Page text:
- Scalability and high availability: Knative can automatically scale up or down the number of replicas based on the demand, which ensures consistent performance and availability.
- Customizable deployment: Adidas could customize the deployment options of its functions, such as the resource requests and limits, the environment variables, and the command-line arguments.
- Multi-cloud support: Knative enabled Adidas to run its workloads on any Kubernetes cluster, regardless of the cloud provider, which gave the company more flexibility in choosing the best infrastructure for each workload.
- Faster time-to-market: Knative's build system allowed Adidas to build, test, and deploy its code in a fast and repeatable way, which reduced the time-to-market for new features.
After adopting Knative, Adidas achieved the following results:
- 40% reduction in page loading times: Knative's auto-scaling feature enabled Adidas to handle peak traffic without sacrificing the performance or incurring additional costs.
- Improved agility: Knative's build system allowed Adidas to experiment with new features and iterate faster, which improved the agility and competitiveness of the development team.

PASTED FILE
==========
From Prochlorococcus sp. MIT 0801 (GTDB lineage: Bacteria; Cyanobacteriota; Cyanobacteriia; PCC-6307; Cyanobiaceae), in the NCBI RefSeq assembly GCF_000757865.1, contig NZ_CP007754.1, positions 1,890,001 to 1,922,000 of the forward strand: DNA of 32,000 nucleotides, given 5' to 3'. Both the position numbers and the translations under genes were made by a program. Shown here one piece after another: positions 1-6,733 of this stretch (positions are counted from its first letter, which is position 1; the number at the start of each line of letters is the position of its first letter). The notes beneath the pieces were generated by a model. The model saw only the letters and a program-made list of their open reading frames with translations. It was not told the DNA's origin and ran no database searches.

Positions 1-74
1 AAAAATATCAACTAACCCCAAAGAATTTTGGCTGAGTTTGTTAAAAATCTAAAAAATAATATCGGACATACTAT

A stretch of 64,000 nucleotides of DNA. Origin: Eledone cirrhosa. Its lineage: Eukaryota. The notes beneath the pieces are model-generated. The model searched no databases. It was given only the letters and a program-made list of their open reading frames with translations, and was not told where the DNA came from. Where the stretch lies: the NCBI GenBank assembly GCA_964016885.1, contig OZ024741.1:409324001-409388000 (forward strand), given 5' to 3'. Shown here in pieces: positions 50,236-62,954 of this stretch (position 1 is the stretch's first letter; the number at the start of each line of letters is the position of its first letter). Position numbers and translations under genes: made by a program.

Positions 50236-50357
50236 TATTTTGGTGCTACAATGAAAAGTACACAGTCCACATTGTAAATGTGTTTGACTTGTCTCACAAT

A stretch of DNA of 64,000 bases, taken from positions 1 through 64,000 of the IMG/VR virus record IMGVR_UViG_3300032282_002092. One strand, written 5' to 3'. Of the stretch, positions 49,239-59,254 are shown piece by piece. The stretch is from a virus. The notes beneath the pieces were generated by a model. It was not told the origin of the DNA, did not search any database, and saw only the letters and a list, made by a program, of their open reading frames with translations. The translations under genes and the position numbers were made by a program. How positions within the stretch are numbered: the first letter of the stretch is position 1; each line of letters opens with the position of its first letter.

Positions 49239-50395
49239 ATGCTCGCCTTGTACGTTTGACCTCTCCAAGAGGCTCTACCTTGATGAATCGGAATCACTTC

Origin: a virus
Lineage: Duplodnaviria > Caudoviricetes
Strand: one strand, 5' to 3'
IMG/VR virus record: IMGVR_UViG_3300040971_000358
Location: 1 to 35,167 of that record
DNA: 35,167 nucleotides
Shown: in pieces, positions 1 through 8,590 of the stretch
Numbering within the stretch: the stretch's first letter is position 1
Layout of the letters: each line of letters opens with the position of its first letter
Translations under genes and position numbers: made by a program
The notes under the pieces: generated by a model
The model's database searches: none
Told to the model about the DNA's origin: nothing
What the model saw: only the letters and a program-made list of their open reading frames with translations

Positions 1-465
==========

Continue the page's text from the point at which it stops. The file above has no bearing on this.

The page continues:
- Lower operational costs: Knative's fine-grain scaling and automatic scaling reduced the number of idle containers and minimized the cloud bills, which resulted in a 25% cost reduction.
- Better observability: Knative's Istio integration provided better observability and tracing of the function invocations, which improved the troubleshooting and monitoring of the infrastructure.
Case study #3: T-Mobile
T-Mobile is a mobile network operator that provides wireless voice and data services to millions of customers in the USA. T-Mobile uses Knative to run its serverless workloads on a Kubernetes cluster and enable its developers to focus on building new features instead of managing infrastructure.
T-Mobile had a traditional infrastructure based on virtual machines and monolithic applications. This architecture was becoming difficult to scale and maintain, and it prevented the company from adopting agile practices, such as continuous integration and continuous delivery. Additionally, T-Mobile wanted to adopt a serverless platform that would simplify the development and deployment of functions and reduce the operational costs.
T-Mobile chose Knative as its serverless platform because it provided a unified platform for running containerized workloads on Kubernetes clusters. Knative also provided the following advantages: